I've been lax in noting that Brian Ulrich responded to this post on Edward Feser's essay, Does Islam Need a Pope?, and rather elegantly so, I'd say. In response to Feser's suggestion that Islam is bereft of a body of theology and interpretation beyond the Qur'an which allows it to adapt to modern circumstances, Brian wrote,
Like so much that is written about Islam these days, there's no room for real discussion of this paragraph - it is simply wrong. Most of Islamic theology did not exist until a couple of centuries after Muhammad. Islamic law is not so much a set law code as a field of inquiry with different schools of thought, all of which most Muslims recognize as valid. True, Muslims trace much of this back to The Beginning, but as in all religions which claim to guard unchanging truths, they are, shall we say, in error.
Muslims throughout history have never had a problem adapting to modern science, and in many cases have advanced it. Because everyone acknowledges the Islamic world was a scientific leader 1000 years ago, to claim simultaneously that Islam is eternally unchanging and inherently a barrier to scientific achievement is an inconsistency which the proponents of that line never really address.
Well put, and I hope Brian follows through on the posts he suggested he might write.
Meanwhile, Razib of Gene Expression agreed more or less with the premise of my follow up to that first post, that liberalism developed in the Protestant lands rather than the Catholic, but added an important point:
Recently, I have come to the conclusion that American culture, influenced by Protestant propoganda, has unfairly painted the Roman Catholic Church as an enemy of science & progress. Even anti-religious secuarlists like Richard Dawkins use the Church as their special foil, the relic of a demon haunted age.
I agree with his point. I used to write fairly frequently on Paleo Ideofact (whose archives seem hopelessly bloggered at this point, but look here for an example) on the subject of technology and Latin Christendom:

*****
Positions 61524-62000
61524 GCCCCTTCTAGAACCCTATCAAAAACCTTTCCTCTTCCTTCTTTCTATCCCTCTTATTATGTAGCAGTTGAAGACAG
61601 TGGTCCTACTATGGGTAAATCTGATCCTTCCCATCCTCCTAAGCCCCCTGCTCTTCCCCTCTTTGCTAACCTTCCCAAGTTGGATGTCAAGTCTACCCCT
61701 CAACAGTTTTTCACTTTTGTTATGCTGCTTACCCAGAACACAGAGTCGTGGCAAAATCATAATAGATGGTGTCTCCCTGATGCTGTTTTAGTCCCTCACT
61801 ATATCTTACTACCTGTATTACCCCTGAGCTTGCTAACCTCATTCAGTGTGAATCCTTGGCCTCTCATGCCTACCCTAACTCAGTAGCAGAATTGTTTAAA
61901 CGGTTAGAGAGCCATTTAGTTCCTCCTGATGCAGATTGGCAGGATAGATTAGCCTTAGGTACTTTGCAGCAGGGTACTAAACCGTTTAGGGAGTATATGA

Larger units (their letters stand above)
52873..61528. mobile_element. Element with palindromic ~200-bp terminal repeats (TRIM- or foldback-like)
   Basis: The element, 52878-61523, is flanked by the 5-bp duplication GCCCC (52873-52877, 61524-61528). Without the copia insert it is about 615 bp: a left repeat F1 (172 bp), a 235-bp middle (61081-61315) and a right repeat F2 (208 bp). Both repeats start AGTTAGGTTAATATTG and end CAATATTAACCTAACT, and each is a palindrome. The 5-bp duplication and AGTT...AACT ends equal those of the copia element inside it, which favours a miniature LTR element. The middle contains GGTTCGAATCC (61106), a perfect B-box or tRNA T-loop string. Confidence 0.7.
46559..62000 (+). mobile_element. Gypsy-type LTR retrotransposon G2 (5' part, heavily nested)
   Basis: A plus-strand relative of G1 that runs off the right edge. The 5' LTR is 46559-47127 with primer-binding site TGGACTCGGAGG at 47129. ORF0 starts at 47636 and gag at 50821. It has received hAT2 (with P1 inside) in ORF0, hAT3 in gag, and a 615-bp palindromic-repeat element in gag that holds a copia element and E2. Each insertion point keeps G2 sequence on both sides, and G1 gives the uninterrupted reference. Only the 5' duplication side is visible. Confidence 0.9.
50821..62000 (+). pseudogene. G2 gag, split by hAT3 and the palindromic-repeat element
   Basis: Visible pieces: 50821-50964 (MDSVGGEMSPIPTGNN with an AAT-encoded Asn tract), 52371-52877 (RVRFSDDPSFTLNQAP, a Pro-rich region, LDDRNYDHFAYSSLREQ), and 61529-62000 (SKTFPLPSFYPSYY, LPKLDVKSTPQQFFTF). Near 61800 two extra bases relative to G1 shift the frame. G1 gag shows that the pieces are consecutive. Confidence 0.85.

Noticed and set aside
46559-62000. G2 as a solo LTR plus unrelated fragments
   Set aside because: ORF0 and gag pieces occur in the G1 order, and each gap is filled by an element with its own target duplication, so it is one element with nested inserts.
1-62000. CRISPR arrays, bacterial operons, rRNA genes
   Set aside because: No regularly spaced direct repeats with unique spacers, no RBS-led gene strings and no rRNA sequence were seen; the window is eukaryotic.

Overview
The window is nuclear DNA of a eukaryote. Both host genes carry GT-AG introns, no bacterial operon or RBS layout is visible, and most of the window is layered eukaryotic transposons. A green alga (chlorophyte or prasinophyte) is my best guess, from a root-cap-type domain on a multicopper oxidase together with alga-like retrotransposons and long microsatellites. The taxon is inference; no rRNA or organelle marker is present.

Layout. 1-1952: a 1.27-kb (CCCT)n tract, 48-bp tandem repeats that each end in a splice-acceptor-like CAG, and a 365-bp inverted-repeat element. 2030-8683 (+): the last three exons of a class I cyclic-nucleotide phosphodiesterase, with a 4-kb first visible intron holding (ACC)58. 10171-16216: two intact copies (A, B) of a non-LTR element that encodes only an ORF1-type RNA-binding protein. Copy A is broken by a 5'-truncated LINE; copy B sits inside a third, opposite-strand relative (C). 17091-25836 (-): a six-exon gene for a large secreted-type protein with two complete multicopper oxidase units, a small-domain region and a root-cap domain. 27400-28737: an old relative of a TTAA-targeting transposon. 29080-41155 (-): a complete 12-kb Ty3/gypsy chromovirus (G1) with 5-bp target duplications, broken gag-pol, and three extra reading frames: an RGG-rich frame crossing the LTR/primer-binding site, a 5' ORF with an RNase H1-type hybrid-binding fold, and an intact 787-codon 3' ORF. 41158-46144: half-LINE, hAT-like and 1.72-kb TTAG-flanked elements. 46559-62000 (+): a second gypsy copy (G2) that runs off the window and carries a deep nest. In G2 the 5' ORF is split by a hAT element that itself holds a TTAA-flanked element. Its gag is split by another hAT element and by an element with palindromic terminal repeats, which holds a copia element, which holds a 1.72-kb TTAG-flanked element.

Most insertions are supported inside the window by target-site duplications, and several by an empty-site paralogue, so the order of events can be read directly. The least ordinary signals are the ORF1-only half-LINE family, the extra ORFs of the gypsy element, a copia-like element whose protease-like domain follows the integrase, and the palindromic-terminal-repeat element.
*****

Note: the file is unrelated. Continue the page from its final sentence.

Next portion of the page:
By 1000 A.D., Europeans had embarked on a systematic program of harnessing the forces of nature -- water, wind, fire -- to power labor-saving machines, which were widely adopted across the continent. Windmills and watermills were regular features of the European landscape; in Islam, they were rare. It is also significant that, by the year 1000, slavery had all but disappeared in Christendom (replaced by a system of mutual obligation and rights among social classes), whereas slave labor remained a feature of the Islamic economy for another 8 or 9 centuries.
It is not wrong to say that Islam excelled in some areas in which Europe lagged far behind. Science (not technology) was one of them. But consider: In the eleventh century, a Muslim scientist wrote a treatise on the science of optics. About 185 years later, a European invented eyeglasses. I've never read the optical theory of Ibn al-Haytham (latinized as Alhazen), but I'm typing this while wearing a pair of glasses.
The late Lynn White Jr., in the regrettably out of print collection of essays, Medieval Religion and Technology, noted something more profound than the invention of eyeglasses:
Posted by Ideofact at December 19, 2003 11:19 PM
The cumulative effect of the newly available animal, water, and wind power upon the culture of Europe has not been carefully studied. But from the twelth and even from the eleventh century there was a rapid replacement of human by non-human energy wherever great quantitites of power were needed or where the required motion was so simple and monotonous that a man could be replaced by a mechanism. The chief glory of the later Middle Ages was not its cathedrals or its epics or its scholasticism: it was the building for the first time in history of a complex civilization that rested not on the backs of sweating slaves or coolies but primarily on non-human power.
The study of medieval technology is therefore far more than an aspect of economic history: it reveals a chapter in the conquest of freedom. More than that, it was part of the history of religion. The humanitarian technology which our modern world has inherited from the Middle Ages was not rooted in economic necessity; for this 'necessity' is inherent in every society, yet has found inventive expression only in the Occident, nurtured in the activist or voluntarist tradition of Western theology. It is ideas which make necessity conscious. The labor-saving power machines of the later Middle Ages were produced by the implicit theological assumption of the infinite worth of even the most degraded human personality, by an instinctive repugnance towards subjecting any man to a monotonous drudgery which seems less than human in that it requires the exercise neither of the intelligence nor of choice. It has often been remarked that the Latin Middle Ages first discovered the dignity and spiritual value of labor -- that to labor is to pray. But the Middle Ages went further: they gradually and very slowly began to explore the practical implications of an essantially Christian paradox: that just as the Heavenly Jerusalem contains no temple, so the goal of labor is to end labor.